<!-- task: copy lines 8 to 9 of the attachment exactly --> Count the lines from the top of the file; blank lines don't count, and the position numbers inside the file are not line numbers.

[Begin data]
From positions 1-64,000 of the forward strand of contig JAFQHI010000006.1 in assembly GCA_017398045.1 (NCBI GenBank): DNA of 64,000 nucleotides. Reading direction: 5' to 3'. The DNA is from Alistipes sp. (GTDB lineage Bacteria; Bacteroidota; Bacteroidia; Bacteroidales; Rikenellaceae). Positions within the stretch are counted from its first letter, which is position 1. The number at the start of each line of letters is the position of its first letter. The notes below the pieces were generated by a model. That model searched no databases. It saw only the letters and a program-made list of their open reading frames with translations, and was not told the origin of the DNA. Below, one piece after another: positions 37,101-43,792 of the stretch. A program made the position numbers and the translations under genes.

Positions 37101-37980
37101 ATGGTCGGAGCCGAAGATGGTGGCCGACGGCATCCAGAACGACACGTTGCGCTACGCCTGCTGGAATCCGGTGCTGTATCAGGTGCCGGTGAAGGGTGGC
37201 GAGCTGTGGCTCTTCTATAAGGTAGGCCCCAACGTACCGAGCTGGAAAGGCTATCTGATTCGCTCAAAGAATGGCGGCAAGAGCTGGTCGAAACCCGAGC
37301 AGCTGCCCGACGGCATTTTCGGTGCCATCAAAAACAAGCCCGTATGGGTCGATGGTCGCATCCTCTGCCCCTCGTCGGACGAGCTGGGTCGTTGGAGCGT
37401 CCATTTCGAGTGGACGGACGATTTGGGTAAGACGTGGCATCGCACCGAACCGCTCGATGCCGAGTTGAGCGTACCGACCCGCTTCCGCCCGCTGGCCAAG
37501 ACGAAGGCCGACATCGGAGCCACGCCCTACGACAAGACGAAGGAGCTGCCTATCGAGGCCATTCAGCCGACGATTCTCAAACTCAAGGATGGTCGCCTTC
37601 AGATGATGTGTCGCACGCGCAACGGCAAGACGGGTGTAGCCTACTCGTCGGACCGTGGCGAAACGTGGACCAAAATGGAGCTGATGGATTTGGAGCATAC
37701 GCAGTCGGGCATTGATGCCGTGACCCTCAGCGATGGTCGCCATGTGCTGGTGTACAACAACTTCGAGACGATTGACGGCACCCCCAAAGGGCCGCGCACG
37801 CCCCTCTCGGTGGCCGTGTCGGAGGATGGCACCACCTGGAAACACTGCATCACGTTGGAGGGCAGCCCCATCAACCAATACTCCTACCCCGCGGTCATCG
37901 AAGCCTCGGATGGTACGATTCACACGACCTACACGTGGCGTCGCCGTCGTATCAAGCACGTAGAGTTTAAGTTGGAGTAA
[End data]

37601 AGATGATGTGTCGCACGCGCAACGGCAAGACGGGTGTAGCCTACTCGTCGGACCGTGGCGAAACGTGGACCAAAATGGAGCTGATGGATTTGGAGCATAC
37701 GCAGTCGGGCATTGATGCCGTGACCCTCAGCGATGGTCGCCATGTGCTGGTGTACAACAACTTCGAGACGATTGACGGCACCCCCAAAGGGCCGCGCACG